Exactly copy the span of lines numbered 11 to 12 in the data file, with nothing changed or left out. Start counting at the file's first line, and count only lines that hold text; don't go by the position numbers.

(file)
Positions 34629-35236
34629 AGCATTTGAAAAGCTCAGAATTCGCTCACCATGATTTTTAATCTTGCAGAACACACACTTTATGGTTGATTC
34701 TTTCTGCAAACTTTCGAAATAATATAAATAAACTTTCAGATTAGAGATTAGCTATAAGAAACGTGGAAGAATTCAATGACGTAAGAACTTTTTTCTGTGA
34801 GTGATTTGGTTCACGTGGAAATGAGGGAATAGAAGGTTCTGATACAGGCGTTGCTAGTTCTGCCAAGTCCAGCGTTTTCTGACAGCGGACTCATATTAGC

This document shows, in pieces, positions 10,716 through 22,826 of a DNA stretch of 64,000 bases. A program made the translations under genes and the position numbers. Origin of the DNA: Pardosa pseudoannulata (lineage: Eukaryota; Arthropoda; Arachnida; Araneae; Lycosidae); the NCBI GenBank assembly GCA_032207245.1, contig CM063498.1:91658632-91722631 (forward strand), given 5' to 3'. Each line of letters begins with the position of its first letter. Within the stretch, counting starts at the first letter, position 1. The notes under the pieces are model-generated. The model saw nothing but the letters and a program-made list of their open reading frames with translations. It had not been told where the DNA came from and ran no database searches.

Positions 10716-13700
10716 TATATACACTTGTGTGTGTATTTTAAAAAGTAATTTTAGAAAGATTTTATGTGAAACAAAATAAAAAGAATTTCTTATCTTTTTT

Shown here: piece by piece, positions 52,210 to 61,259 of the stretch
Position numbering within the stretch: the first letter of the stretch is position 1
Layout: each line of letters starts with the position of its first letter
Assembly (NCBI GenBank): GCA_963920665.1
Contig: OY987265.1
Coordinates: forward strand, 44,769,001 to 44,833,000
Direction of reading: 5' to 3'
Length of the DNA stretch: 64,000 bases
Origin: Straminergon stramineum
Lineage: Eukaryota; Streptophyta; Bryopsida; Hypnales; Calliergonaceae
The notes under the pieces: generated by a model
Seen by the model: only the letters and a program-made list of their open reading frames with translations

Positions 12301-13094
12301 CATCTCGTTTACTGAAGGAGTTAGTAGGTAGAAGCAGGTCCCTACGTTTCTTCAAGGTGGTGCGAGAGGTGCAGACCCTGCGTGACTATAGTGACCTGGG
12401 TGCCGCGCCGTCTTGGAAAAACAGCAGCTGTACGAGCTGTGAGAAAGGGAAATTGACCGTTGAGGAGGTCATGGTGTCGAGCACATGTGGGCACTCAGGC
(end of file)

Assembly (NCBI GenBank): GCA_963920665.1
Contig: OY987265.1